A journey that will take you to the most prestigious wineries in the Hawkes Bay, enjoying the coastal beaches and forest wilderness.
A journey through spectcular coastal beaches and scenery, forest wilderness and small seaside villages into Hawkes Bay, renowned as the fruit bowl of New Zealand and the home of many fine vineyards and wineries.
Turning off towards Thames, follow the Pacific Coast Highway to Coromandel. En-route take a little side trip to Miranda Hot Springs and enjoy a soak in the largest thermal pools in the Southern Hemisphere.
Known as the gateway to the Coromandel, Thames during its heydays of the gold rush of the 1880's was one of New Zealands largest towns with a population greater than that of Auckland. Today, its colourful history lives on in the many pubs, buildings museums and activities found in the area.
The Coromandel region is a popular holiday location for both New Zealanders and overseas travellers alike, and is renowned for its beautiful beaches and panoramic views.
This area is at its scenic best from November to January when the brilliant red flowers of the Pohutukawa tree (known as NZ's Christmas Tree) dominate the coastline. The average summer temperatures is 22 degrees and winter is 13 degrees. Enjoy surfing, diving, snorkelling, kayaking, fishing - in fact just about every water sport you could wish for.
The Coromanel Peninsula has much to offer and to enjoy it to its utmost take time to meander around the coastline, stopping at the bays and enjoying the views.
There are plenty of overnight stopover locations along the way. Follow the coastal route north from Thames via Coromandel Township, then down the eastern coastline to Waihi, situated at the southern end of the Peninsula. The discovery of gold at Driving Creek in 1852 brought a boom to Coromandel Town, and the area has continued to flourish while retaining much of its history from those times. In the township you will find many fine examples of colonial and Victorian buildings.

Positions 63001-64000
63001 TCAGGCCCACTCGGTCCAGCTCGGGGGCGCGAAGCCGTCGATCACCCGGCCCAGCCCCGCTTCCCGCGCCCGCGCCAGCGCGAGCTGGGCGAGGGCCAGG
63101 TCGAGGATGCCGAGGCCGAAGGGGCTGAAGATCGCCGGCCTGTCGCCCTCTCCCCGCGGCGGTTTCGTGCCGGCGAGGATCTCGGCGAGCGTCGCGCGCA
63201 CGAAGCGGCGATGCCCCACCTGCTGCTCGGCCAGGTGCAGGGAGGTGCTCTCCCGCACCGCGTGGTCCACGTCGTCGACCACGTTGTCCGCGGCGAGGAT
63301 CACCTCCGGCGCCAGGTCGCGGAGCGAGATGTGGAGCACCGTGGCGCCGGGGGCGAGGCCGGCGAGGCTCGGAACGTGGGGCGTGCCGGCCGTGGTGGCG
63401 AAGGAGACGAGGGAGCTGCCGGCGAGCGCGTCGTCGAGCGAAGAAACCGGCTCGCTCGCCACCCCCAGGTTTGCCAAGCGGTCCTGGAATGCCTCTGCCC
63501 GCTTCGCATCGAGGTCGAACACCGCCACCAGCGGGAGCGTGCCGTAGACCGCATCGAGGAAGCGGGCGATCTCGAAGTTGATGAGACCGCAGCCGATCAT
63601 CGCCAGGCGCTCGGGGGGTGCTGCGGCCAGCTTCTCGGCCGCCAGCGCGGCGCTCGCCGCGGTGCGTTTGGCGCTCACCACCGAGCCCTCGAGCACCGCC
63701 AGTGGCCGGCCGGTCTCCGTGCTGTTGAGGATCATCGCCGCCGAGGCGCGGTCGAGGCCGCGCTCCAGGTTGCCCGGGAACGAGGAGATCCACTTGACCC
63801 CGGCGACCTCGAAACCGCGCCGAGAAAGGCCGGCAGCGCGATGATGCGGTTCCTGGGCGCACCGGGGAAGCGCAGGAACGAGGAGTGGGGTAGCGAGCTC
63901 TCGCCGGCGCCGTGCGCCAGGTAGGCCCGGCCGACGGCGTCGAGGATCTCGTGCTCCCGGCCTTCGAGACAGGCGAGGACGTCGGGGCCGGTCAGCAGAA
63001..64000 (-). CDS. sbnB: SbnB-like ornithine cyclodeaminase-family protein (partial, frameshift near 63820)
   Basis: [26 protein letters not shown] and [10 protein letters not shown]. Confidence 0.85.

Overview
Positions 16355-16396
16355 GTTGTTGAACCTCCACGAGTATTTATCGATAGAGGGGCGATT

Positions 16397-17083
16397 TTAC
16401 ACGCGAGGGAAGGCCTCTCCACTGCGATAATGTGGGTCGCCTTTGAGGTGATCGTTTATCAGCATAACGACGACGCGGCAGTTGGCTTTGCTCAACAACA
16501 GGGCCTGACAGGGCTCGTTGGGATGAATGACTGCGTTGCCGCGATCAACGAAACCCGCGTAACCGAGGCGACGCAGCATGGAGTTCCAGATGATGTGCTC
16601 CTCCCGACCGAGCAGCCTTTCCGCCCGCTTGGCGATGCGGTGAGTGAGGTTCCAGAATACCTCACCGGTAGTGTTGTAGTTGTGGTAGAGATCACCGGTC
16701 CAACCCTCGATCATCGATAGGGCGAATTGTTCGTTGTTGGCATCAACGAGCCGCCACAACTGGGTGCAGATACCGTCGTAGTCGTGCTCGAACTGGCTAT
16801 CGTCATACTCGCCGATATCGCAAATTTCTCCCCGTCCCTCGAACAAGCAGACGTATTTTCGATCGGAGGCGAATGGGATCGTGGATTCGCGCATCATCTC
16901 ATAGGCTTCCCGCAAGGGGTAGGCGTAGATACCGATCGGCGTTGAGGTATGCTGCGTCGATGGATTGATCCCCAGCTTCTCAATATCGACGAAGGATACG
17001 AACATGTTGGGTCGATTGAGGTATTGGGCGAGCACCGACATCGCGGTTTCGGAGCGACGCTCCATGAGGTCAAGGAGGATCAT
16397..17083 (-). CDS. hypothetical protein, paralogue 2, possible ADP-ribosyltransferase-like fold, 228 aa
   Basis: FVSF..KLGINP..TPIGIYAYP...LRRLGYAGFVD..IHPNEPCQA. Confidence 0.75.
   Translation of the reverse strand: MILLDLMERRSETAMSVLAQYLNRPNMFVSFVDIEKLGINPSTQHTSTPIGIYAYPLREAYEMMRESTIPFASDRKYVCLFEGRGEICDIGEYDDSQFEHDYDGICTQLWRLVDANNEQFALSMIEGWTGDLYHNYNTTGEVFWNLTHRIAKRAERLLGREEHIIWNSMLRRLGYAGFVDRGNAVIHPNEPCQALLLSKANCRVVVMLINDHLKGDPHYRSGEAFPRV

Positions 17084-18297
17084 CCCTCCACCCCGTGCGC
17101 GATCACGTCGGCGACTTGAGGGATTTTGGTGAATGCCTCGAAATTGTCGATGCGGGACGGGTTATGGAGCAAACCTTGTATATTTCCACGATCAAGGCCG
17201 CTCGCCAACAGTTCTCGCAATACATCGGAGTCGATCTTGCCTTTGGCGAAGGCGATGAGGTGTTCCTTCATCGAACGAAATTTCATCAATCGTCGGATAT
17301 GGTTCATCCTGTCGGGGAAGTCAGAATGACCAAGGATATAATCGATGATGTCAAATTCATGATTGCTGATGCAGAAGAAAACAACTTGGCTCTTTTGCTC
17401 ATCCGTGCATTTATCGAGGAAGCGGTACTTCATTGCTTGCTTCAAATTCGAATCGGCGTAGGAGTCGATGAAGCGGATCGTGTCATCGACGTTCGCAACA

Whitianga is an excellent area for fishing and local restaurants specialising in fresh seafood cuisine. From Whitianga take a ferry across the oldest stone wharf in Australasia, Stone Steps Wharf built in 1837, and then on to Cooks Beach and Hahei where you can walk to Cathedral Cove, an imposing formation accessible only by foot or boat.
Take some time to dig yourself a warm little haven in the sand at Hot Water Beach where Hot Springs seep through the sand. This natural hot water spring was created by volcanic activity and can reach temperatures as hot as 75 degrees C.
Cooks Beach and Mercury Bay were named by Captain Cook in 1769 on his first visit to New Zealand while observing the Transit of Venus.
Unlike other parts of the region, Waihi is still very much gold mining town, with production hidden behind the leafy slopes closed to the main street. For those who enjoy the simple life, Waihi is your kind of town, with old wooden buildings and nearby spectacular Waihi Beach, one of safest surf beaches in New Zealand offering 9 kms of sweeping white sand and where you can enjoy shellfish collecting and sea fishing.